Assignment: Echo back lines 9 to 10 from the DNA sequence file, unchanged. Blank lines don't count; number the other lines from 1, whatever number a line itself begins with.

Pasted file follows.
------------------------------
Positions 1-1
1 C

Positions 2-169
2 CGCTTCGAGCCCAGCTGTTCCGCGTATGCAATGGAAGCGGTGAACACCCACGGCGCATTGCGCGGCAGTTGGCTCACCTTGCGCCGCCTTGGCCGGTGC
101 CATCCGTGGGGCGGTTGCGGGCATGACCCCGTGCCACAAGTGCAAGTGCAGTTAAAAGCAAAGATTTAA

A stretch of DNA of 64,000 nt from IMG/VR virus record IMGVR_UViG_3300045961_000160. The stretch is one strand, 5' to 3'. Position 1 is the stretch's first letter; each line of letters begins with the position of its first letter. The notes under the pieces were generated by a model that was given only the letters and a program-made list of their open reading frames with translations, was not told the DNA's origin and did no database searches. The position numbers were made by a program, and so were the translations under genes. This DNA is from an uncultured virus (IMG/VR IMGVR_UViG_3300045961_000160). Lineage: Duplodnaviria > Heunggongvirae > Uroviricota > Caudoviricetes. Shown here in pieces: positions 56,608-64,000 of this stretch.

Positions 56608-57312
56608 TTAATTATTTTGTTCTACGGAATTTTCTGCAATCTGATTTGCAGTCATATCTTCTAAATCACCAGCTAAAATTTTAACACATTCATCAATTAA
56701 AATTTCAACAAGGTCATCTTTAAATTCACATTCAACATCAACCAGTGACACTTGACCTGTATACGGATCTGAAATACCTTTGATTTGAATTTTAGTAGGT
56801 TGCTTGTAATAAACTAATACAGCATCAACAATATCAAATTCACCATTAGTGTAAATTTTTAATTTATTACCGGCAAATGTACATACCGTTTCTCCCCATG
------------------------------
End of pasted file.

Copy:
56701 AATTTCAACAAGGTCATCTTTAAATTCACATTCAACATCAACCAGTGACACTTGACCTGTATACGGATCTGAAATACCTTTGATTTGAATTTTAGTAGGT
56801 TGCTTGTAATAAACTAATACAGCATCAACAATATCAAATTCACCATTAGTGTAAATTTTTAATTTATTACCGGCAAATGTACATACCGTTTCTCCCCATG